Starbucks raises $500 million to focus on supply chain sustainability


Starbucks notched another first by bringing together finance, coffee, and sustainability. The coffee giant’s initiatives regarding responsible sourcing and supplier management are getting a fresh injection of funding and press coverage. Starbucks has issued the first U.S. Corporate Sustainability Bond, a $500 million underwriting. While creative and original, the move is not a complete surprise. With interest rates continuing to hover near generational lows, major corporations are grabbing the chance to build cash reserves and fund investment through bond issuance.

Starbucks recognizes its long-term success will be directly tied to how its base resources are managed–one of the the core principals of circular procurement. Starbucks, which purchased 551 million pounds of coffee last year, already verifies that 99% of the beans it sources are verified as ethically produced. The new funding will primarily go towards improving supply chain transparency, local support for farmers, and loans.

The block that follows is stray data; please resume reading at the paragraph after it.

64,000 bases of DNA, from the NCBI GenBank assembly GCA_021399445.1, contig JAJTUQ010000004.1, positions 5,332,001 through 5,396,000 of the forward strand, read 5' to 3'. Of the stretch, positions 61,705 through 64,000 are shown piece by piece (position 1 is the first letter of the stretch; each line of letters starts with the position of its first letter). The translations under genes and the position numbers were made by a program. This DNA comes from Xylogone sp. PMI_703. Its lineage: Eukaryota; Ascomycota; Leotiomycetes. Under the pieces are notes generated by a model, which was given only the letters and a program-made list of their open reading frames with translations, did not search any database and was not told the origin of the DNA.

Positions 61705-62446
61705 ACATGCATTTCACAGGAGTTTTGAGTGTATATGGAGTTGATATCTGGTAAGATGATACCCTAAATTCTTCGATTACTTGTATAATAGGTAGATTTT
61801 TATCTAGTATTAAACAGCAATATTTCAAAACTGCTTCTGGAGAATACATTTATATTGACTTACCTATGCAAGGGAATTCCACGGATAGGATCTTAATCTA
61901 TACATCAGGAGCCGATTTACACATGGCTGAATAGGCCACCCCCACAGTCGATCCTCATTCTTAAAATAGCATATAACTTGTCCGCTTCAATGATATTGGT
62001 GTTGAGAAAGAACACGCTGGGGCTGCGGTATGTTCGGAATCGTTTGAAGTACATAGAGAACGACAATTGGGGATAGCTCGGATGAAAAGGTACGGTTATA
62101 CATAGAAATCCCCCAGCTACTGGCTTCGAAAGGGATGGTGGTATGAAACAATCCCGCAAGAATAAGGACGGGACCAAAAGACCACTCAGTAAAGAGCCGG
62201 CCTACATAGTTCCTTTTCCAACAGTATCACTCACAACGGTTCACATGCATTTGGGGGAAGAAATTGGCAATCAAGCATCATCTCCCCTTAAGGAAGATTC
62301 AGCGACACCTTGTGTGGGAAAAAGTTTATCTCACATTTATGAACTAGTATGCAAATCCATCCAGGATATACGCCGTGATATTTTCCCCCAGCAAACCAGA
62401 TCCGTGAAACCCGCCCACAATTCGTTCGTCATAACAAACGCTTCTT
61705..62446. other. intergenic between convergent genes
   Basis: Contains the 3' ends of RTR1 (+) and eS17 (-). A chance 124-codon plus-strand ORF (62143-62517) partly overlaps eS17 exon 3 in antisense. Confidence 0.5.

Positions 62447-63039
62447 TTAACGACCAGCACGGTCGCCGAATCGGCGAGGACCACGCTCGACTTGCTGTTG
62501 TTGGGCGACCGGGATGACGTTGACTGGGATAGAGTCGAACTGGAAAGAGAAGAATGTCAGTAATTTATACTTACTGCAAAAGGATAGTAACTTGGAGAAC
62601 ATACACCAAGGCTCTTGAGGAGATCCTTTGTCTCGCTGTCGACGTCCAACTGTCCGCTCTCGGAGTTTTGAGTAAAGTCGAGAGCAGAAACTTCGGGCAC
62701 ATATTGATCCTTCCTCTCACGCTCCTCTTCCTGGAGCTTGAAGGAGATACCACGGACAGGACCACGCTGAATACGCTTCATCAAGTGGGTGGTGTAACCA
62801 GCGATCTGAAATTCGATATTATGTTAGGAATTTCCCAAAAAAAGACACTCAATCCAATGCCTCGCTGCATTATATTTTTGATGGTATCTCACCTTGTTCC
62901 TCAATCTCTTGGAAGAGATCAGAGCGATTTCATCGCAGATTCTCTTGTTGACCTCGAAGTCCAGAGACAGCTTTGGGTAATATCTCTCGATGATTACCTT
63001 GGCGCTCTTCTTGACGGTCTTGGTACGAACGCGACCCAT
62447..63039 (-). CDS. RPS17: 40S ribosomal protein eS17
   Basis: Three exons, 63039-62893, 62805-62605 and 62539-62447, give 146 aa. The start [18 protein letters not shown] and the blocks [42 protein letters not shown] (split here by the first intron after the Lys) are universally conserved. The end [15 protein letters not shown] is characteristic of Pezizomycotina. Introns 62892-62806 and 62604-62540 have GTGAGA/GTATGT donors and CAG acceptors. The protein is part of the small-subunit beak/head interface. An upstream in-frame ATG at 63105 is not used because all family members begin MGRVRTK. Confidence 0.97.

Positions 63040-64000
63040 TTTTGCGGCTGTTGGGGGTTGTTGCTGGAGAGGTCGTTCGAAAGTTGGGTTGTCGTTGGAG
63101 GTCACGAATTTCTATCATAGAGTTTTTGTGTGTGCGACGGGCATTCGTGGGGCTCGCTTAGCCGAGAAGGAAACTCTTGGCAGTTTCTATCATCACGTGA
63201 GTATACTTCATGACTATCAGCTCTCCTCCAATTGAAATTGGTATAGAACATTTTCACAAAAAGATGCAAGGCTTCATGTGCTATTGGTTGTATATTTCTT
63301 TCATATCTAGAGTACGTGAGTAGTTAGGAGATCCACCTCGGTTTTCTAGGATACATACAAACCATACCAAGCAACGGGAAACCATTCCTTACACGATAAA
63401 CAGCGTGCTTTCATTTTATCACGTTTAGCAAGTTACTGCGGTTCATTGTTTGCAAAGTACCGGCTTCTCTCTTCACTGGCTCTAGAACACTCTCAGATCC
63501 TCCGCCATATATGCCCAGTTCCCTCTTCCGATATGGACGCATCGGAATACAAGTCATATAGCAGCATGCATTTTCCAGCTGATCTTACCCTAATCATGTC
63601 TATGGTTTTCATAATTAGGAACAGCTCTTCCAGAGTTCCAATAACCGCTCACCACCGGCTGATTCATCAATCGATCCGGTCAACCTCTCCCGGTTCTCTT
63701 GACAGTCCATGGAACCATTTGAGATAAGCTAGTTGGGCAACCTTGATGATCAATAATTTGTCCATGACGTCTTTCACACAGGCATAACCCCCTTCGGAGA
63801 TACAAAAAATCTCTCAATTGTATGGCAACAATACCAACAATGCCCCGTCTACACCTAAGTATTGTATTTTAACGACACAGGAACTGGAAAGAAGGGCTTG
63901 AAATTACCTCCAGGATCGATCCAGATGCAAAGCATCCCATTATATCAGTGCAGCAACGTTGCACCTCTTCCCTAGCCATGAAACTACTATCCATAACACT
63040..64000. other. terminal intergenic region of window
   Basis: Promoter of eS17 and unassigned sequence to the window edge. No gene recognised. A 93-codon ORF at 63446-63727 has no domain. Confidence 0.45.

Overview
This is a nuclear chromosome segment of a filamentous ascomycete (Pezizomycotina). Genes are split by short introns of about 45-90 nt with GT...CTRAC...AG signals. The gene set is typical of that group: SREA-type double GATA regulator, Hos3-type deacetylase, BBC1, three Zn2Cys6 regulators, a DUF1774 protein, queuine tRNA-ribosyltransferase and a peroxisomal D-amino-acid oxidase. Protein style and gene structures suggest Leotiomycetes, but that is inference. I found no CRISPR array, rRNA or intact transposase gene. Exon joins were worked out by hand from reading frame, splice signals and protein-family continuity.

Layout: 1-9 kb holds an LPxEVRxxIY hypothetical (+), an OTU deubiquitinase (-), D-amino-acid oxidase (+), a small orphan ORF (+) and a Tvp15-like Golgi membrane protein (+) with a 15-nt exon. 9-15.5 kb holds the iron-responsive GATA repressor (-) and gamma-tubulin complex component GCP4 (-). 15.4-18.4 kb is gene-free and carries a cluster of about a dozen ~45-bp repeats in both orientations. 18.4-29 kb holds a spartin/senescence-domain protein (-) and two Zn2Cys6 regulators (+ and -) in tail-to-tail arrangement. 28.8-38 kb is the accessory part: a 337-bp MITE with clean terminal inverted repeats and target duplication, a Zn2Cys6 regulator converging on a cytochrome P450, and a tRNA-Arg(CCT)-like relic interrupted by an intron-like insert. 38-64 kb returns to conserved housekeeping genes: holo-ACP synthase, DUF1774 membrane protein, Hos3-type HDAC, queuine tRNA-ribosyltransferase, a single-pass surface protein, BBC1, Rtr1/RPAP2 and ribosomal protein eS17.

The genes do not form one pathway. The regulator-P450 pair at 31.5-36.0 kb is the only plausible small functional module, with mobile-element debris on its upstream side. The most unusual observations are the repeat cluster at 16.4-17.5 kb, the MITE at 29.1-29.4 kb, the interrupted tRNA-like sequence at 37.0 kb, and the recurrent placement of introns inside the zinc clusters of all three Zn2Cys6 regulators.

Our partner, EcoVadis, had this to say:

“This brings welcome visibility to the full scope and definition of sustainability as encompassing social, ethical as well as environmental factors.”

Additionally, offering funding options for suppliers bodes well for Starbuck’s long-term profitability. Securing traditional bank funding in developing nations–where much coffee is grown–can be cumbersome. Farmers can be forced to borrow from shadow lenders, which have the potential to charge exorbitant interest and aren’t backed by government guarantees. The result–and not only in the coffee industry–is chronic underinvestment.

If a farmer has limited funding, he’s more likely to try to get the most out of his land and crops in the short term, with potentially deleterious effects on long-term profit and the environment. By alleviating this liquidity gap, Starbucks can incentivize environmental stewardship without causing the social harm that diminished profits could have on local communities.

All of these efforts hint at the principals of the circular economy, the next level of sustainability beyond traditional “do less harm” CSR policies. Many companies, Starbucks included, are applying these principles in the business world.

Kudos to Starbucks for their innovative effort and be on the lookout for more global players to embrace this opportunity. To get a copy of the report mentioned above, simply fill out the form below.

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